When we think of fraud in governmental agencies, we often think of the sleazy-sounding bribery and corruption. Maybe you think of the bribe paid to secure a contract, or a kickback to an official for pushing a large project toward a friend’s company. Things like illegal gratuities and extortion are also perceived as occurring in governmental agencies more often than in the private sector.
While those things do happen in governmental agencies, it may surprise you to know that they’re not necessarily the most common or the most costly types of fraud occurring in the public sector.
Government fraud happens the same way fraud occurs in the private sector. You might hear the phrase “waste and abuse,” and that’s probably a pretty accurate way to view the bulk of fraud committed against governmental entities. Government agencies rely on funds from the public to carry out their work, and when that money is used for illegal purposes, taxpayers feel that their money has been wasted and their trust abused.Continue reading
When the IRS believes a taxpayer has unreported income, they will use alternative methods to attempt to determine the true income. One of those methods is the Expenditures Method. Tracy Coenen explains the basic methodology in this video. Note that this method of calculating income can be used in a variety of cases that involve allegations of hidden income including divorce, money laundering, and income tax fraud.
The unthinkable has happened. We have good employees. Our people are honest. They don’t steal from us. They’re like family. We trust them. So it goes when a company discovers a fraud from within.
Then what happens?
After the initial shock wears off, it’s time to start investigating the situation. The company must know who did it, how the fraud was committed, and what controls can be put in place to stop fraud from happening again. This is all accomplished with an effective fraud investigation.
Companies should have in place a standard set of guidelines for managers to follow when fraud is suspected. Most supervisors and managers have not dealt with on-the-job fraud, so they need guidance when evaluating fraud allegations. Fraud investigation guidelines may also help guard the company against employees’ claims of selective treatment.Continue reading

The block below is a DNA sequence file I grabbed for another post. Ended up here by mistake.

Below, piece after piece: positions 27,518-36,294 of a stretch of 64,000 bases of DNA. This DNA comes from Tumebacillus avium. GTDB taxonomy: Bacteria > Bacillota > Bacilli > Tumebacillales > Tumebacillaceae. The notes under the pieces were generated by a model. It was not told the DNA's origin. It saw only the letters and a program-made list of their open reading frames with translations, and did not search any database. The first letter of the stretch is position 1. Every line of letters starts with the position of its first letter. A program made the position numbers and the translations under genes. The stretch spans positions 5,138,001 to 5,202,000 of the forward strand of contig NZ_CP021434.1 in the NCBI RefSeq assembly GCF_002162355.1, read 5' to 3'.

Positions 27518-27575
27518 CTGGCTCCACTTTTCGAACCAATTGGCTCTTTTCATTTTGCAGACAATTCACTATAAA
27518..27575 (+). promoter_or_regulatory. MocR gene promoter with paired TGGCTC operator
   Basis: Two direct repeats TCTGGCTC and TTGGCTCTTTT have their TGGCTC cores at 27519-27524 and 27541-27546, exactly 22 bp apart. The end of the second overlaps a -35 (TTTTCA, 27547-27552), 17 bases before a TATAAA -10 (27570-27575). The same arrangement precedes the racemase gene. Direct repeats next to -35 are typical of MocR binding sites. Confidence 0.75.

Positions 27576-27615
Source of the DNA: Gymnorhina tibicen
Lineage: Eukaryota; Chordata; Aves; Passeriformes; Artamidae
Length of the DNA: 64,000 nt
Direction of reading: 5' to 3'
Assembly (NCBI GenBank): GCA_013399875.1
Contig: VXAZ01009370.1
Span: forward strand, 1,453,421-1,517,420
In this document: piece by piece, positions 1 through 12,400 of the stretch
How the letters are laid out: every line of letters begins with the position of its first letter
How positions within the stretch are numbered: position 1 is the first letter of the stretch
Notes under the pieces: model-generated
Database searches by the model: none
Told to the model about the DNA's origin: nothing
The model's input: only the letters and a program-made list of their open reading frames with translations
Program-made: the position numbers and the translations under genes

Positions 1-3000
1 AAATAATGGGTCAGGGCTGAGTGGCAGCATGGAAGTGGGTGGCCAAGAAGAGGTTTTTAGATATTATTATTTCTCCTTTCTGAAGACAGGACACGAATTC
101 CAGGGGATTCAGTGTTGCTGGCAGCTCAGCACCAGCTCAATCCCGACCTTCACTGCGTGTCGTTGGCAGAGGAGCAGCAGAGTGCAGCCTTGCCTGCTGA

What on earth do fraud and infidelity have in common? Quite a lot actually. While there may be no scientific studies available that analyze the correlation between financial fraud and infidelity, anecdotal evidence obtained while working in the field of fraud investigation for more than a decade suggests there is a correlation.
A discovery of a corporate fraud has often led to the discovery of a secret addiction like gambling, alcohol, or drugs. Digging into the financial records of a suspected thief finds a spending problem, a secret source of income, or theft from another party. Discovery of fraud has also led to a spouse finding out about infidelity and the existence of a love child.
The reasoning behind the theory that fraud and infidelity are often related is simple: Fraud does not happen in a vacuum. It takes a certain mindset to be able to commit adultery and to be able to commit fraud. I have rarely seen extremely deceitful acts being confined to simply one part of a person’s life.Continue reading
Of all the fraud schemes perpetrated in our world today, financial statement fraud seems to get the least air time. That makes no sense, as financial statement fraud happens to be one of the most costly types of fraud.
The problem is that involved parties, both inside and outside the company, rely on the information provided in the financial statements. They assess the financial results and make predictions and decisions about the future of the company based on those results.
Financial statements are the measuring stick that numerous parties use to assess the financial health of a company. Falsified financial statements can mean only one thing – those assessments are faulty.